Authors: Jasmine Stanton, Kathryn Starkey, Rochelle Mitchell, Tichaona Mazhawidza, Jennifer Chen, Simon Katterl, Frankie Hipkins, Michelle Swann, Lisa Casaceli & Treasure Jennings
Event: 2023 The MHS conference - Adelaide
Subject: Legal Services & System Reform
Type of resource: Video
Presentation 1: Mental health in Human Rights Legal Processes: People with lived experience participating in royal commissions.
Authors: Jasmine Stanton & Kathryn Starkey
There is a strong link between royal commissions and human rights. In Australia, royal commissions are the highest form of inquiry of matters of public importance. Not surprisingly, they are used to inquire into concerns about how marginalised groups in our community are being treated.
The Defence and Veterans Legal Service is assisting people with lived experience of suicide and suicidality to fully participate in the Defence and Veteran Suicide Royal Commission (DVSRC). This is vital as the Royal Commission’s highest priority is to hear from people with such lived experience.
Flexible processes, legal protections and legal support for those wishing to participate in Royal Commissions are new concepts in Australia. Already, our service is seeing an increase in client’s accessing legal processes to redress breaches of their human rights.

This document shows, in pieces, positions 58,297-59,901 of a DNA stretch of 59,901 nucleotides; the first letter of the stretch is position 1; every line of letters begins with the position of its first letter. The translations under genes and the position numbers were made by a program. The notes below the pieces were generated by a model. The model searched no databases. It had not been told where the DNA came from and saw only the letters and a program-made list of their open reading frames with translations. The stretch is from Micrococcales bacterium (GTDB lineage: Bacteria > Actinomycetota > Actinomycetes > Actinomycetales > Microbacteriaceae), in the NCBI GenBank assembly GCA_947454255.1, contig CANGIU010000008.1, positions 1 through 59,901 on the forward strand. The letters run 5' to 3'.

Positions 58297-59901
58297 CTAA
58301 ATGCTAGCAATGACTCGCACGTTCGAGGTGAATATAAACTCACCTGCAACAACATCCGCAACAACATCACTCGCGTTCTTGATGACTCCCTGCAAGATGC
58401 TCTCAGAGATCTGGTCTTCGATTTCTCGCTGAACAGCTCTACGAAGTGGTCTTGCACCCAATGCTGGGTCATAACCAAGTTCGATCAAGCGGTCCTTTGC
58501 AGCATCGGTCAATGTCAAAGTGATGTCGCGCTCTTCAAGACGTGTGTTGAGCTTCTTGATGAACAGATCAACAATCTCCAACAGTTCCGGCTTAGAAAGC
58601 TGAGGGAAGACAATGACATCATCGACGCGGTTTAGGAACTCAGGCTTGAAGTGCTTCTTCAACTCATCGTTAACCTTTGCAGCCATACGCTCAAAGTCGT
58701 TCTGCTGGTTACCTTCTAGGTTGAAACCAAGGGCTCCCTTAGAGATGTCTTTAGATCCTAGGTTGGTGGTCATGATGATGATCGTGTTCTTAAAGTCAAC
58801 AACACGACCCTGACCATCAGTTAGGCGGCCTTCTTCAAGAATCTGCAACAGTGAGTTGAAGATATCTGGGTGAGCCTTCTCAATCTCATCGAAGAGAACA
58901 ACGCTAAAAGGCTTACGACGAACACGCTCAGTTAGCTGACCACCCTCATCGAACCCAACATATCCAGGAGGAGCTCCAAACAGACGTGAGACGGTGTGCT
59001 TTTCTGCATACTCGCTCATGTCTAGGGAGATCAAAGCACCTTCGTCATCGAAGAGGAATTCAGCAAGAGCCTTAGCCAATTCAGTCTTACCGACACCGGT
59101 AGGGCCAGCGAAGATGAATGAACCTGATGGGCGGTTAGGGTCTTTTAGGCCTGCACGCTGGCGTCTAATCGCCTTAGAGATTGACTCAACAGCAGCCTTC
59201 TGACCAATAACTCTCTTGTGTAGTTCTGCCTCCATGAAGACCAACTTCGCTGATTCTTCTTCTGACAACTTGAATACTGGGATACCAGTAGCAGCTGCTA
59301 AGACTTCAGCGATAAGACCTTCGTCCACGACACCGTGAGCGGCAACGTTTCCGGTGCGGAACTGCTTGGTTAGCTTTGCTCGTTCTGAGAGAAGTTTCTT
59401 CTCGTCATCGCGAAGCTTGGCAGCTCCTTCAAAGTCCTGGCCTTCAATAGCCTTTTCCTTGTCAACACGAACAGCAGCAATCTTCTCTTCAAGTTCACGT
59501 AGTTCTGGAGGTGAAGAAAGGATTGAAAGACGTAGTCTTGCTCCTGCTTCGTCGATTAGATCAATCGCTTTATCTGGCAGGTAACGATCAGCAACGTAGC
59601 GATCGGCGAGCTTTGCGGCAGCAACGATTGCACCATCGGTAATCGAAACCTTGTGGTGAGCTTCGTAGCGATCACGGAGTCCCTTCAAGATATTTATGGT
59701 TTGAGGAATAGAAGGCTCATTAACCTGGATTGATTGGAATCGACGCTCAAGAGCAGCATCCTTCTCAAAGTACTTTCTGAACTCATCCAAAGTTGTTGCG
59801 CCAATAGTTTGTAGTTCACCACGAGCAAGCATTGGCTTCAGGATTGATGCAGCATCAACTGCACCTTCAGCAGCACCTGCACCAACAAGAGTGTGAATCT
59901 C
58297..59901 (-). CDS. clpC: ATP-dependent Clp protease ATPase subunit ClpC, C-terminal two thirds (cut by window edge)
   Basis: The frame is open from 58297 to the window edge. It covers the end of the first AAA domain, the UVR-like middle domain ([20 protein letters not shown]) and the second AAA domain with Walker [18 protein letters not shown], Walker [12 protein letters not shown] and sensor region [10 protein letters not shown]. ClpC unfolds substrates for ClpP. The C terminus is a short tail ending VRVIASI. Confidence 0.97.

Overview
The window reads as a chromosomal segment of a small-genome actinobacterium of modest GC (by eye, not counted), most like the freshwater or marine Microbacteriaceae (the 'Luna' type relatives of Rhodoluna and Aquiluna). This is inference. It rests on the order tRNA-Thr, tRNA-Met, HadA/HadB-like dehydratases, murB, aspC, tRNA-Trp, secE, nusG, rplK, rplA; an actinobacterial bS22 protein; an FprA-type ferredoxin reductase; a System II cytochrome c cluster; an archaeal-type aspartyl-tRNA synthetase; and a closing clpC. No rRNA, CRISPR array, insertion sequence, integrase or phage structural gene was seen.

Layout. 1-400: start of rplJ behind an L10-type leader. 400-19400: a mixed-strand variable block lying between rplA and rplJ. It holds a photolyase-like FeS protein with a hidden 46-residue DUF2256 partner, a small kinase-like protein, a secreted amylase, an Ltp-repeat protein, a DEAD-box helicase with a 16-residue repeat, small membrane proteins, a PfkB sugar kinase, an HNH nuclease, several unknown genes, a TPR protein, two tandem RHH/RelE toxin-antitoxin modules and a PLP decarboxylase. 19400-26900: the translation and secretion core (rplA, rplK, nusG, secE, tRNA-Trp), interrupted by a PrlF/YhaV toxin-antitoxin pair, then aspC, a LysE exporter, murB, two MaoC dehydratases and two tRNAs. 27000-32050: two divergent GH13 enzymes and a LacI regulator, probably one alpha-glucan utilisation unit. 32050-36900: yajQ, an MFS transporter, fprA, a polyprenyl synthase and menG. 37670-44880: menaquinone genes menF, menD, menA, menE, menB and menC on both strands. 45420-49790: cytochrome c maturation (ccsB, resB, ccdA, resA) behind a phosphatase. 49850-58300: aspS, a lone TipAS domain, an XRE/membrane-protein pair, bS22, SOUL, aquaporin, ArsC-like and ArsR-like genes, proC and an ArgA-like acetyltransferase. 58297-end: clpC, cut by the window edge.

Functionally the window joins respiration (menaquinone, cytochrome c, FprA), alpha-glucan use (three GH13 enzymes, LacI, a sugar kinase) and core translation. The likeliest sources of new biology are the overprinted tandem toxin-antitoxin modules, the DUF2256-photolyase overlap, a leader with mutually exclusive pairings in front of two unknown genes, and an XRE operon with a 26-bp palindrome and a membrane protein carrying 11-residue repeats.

The authors will present their learnings on incorporating mental health considerations and trauma informed practices into a legal service which is committed to making rights real:
• Benefits of a multidisciplinary team
• Importance of trauma informed service delivery training for all staff
• Advantages of having staff with lived experience of military service
• Opportunities for further improvement including co-designing services.
Attendees will learn about how Defence and Veterans Legal Service is “making rights real” by bringing mental health considerations and trauma informed practices into a legal service. In this way it has encouraged people living with mental health issues to fully participate in the Defence and Veteran Suicide Royal Commission.